Tribute to a non-tech principal

Tomorrow marks the last day I will get to serve under the principal at my school, Mr. Connelly.  We arrived at JMSO together six years ago and earlier this year he announced his retirement.  He has a been a wonderful mentor to me and a guiding force for our school the last six years and I will greatly miss him.  Under his leadership our school progressed tremendously from a place with fairly regular discipline issues and marginal academics to a top tier (in my opinion) educational provider for young men at-risk.

Mr. Connelly did pretty much everything at our little school.  He arrived at 5:30 am daily and greeted the first arrivals by 6:15  so that their parents could make it to work on time.  In the winter he shoveled the snow on the front walk and in the spring he trimmed the bushes.  He supervised breakfast and lunch every day, drove the school van for field trips, and filled in for our after school tutoring program.  In addition to all his principal duties, he taught 5th grade math and served as a pseudo athletic director for all the extra-curricular activities at our school.  As part of recruitment, he does a home visit for every student that attends our school – no small task.  Mr. Connelly continues to do all these things and much more, but one thing he doesn’t do is technology.

While he’s a master two finger typist and gets around email all right, I don’t think he’d be able to say much of anything about Web 2.0.  To some in the edublogosphere this is practically a mortal sin.  “How could an effective administrator not embrace technology?,” they ask.  The answer to me is simple – technology has nothing to do with the effectiveness of an administrator.  Mr. Connelly was a great principal because of the relationships he built with our families and the atmosphere of excellence he fostered among the staff.  He gave us freedom to try new things and set school-wide goals that led to innovation.  Without those relationships and openness to new ideas, our school would be a very different place.  So next time you read someone lamenting the lack of tech-spertise among administration, keep in mind that a web-savvy, web 2.0 expert isn’t necessarily going to create a change for good – the relationships have to come first.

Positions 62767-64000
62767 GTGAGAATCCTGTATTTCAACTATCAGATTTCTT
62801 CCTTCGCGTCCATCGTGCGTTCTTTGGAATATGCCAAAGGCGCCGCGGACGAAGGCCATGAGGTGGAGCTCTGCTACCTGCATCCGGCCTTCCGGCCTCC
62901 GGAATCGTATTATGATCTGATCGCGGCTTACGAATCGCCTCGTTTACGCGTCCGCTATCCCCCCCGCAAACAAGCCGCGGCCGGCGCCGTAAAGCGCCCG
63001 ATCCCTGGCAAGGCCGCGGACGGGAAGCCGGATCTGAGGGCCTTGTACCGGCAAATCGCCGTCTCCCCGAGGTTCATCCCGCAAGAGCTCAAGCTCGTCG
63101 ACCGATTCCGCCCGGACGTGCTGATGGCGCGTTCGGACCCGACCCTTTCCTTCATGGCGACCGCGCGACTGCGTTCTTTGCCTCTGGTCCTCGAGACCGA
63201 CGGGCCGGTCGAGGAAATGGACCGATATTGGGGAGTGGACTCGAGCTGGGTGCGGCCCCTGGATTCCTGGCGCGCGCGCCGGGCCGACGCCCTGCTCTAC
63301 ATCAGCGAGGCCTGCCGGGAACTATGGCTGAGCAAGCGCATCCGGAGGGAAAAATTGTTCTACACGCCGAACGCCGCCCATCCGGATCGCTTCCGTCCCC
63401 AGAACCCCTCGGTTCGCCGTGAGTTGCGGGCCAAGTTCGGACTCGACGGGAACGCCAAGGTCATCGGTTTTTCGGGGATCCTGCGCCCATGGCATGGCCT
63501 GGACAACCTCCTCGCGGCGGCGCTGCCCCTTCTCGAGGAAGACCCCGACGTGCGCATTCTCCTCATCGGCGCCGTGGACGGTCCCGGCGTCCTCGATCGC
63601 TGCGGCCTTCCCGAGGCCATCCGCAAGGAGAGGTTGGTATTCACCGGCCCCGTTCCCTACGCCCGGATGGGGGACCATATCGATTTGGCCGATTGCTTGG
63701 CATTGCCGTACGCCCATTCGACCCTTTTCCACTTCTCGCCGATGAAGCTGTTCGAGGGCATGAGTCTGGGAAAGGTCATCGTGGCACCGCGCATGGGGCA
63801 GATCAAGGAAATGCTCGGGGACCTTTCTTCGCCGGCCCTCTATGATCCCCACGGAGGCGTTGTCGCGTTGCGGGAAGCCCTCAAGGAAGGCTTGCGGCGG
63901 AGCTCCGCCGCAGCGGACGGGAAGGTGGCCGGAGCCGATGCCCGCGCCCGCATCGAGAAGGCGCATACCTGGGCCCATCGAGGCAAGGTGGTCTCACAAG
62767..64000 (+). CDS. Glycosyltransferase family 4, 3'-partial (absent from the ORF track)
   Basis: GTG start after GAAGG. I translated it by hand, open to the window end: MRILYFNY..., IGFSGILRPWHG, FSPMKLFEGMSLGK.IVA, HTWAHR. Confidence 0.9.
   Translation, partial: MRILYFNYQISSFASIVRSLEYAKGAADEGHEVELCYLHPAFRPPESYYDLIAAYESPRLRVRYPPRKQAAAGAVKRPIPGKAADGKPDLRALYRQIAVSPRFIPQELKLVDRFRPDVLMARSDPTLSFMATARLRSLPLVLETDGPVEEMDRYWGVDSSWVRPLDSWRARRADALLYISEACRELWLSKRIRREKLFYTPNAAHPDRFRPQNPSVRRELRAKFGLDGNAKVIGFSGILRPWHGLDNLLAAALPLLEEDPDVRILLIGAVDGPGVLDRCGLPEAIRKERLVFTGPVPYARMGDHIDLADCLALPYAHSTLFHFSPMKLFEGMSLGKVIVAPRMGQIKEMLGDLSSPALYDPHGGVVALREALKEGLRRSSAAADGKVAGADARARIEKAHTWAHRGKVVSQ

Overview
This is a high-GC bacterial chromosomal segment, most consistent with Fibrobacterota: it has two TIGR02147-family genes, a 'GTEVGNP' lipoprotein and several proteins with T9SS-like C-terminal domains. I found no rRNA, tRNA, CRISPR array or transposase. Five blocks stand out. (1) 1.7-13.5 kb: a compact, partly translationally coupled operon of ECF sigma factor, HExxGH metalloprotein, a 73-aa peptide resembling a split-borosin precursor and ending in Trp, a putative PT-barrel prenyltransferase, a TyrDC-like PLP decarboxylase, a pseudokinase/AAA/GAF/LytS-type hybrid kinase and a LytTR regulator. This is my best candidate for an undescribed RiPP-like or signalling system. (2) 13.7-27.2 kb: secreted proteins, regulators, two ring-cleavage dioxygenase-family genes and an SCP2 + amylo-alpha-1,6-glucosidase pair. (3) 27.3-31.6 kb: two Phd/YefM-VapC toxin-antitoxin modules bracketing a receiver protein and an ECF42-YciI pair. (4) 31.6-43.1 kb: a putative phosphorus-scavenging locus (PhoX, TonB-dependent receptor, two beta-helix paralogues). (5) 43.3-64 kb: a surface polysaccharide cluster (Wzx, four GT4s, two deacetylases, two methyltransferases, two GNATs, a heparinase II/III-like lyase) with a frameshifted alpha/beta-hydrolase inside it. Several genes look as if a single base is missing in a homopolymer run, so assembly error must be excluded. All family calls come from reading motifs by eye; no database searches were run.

6 thoughts on “Tribute to a non-tech principal

  1. Mr. Man – Very well said! The importance of personal relationships in teaching and learning can never be over looked. They are the key to maximizing your effectiveness as a teacher. I begin the school year sharing with our staff: Your #1 responsibility the first month is to MAKE CONNECTIONS AND BUILD RELATIONSHIP with your students. When this takes place with a student you are on your way to a very successful year with that individual.
    I have recently started blogging. Really just sharing items that have touched me. May I quote you on my blog? I appreciate your blog efforts! Rich Cantrell

  2. YEA. You’ve totally got your priorities right. I will argue the same is true for non-tech (older, veteran) teachers – they are STILL great teachers, because KIDS come first. Technology is a tool. Kids are the heart of education.

  3. I agree with your point about non-tech veteran teachers. During my first years of teaching, the veteran teachers (all very low tech) were always the ones with the best advice and perspective. Even though I’ve been teaching about ten years now, I still look to the teachers who’ve been doing it for multiple decades for advice and insight into the students we teach.

    You make a great point – the kids come first.

  4. He sounds like a wonderful man and administrator. Web 2.0 (or whatever is coming next) doesn’t make the man/woman. The interaction with students/parents/teachers/stakeholders makes all the difference. An understanding of Web 2.0 could make these relationships deeper, but only if there is a solid base to begin with. People come first, that is the whole reason web 2.0 exists, to connect people. I think that we would do well to remember that it is about the connections, not the technology.

  5. He sounds wonderful. The head of my school campus isn’t very techy either. But he is very supportive of tech and asks what the needs are so that he can make sure they are met. He is also wonderful at building relationships with teachers, parents and kids, providing opportunities for every child and getting the best out of everyone. He will do anything for us, so we will, not surprisingly, do anything for him!

  6. Mike
    A nice message here about the ways that an admin can support innovation without being fully immersed in every nuance of it.

    This is key: “He gave us freedom to try new things and set school-wide goals that led to innovation.”


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